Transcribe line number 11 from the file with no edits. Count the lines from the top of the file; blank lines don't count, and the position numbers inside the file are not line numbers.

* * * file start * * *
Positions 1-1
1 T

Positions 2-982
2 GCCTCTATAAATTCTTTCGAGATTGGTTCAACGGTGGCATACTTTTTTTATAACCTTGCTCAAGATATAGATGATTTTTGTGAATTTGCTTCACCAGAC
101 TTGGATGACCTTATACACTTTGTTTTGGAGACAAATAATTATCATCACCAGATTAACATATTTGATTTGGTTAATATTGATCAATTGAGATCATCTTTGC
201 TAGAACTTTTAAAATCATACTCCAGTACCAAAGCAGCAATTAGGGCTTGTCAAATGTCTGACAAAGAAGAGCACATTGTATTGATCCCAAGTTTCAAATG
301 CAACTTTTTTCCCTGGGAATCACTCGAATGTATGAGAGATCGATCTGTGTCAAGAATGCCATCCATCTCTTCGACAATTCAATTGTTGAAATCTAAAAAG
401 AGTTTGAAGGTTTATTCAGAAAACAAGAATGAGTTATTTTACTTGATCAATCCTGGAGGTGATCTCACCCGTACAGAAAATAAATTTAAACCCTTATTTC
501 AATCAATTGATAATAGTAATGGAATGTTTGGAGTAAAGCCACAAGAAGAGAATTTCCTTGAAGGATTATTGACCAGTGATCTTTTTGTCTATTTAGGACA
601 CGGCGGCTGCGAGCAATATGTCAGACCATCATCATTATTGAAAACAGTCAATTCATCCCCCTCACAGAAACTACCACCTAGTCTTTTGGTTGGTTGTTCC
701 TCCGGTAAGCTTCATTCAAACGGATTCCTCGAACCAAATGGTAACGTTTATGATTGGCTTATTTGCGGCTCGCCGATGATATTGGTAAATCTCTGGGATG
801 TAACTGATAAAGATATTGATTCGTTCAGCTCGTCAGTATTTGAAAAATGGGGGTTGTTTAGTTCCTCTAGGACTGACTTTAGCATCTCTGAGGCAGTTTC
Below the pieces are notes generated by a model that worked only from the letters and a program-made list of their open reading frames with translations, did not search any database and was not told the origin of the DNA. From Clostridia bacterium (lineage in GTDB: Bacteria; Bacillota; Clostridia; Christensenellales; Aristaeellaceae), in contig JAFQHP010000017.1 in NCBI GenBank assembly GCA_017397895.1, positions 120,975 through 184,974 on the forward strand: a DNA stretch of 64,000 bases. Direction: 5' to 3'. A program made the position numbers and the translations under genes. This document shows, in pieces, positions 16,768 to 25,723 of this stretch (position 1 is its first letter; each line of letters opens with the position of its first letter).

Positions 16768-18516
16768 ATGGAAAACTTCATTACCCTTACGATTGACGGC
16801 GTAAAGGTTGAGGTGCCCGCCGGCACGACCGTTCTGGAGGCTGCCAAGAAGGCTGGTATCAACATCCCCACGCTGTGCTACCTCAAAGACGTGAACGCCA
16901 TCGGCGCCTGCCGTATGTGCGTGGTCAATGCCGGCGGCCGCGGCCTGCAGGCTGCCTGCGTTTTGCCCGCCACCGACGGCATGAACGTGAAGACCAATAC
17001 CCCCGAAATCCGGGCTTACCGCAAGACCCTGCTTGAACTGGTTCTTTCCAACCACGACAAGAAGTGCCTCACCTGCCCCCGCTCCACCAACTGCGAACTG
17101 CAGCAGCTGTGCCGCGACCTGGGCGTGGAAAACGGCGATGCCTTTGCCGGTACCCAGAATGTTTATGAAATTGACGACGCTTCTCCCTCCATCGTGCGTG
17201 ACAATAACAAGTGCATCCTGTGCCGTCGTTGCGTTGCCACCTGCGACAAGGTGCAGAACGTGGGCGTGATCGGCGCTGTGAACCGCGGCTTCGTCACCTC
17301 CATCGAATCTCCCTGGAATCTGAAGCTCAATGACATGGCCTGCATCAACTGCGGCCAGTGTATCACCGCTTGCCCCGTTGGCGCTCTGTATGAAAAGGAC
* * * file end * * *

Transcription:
701 TCCGGTAAGCTTCATTCAAACGGATTCCTCGAACCAAATGGTAACGTTTATGATTGGCTTATTTGCGGCTCGCCGATGATATTGGTAAATCTCTGGGATG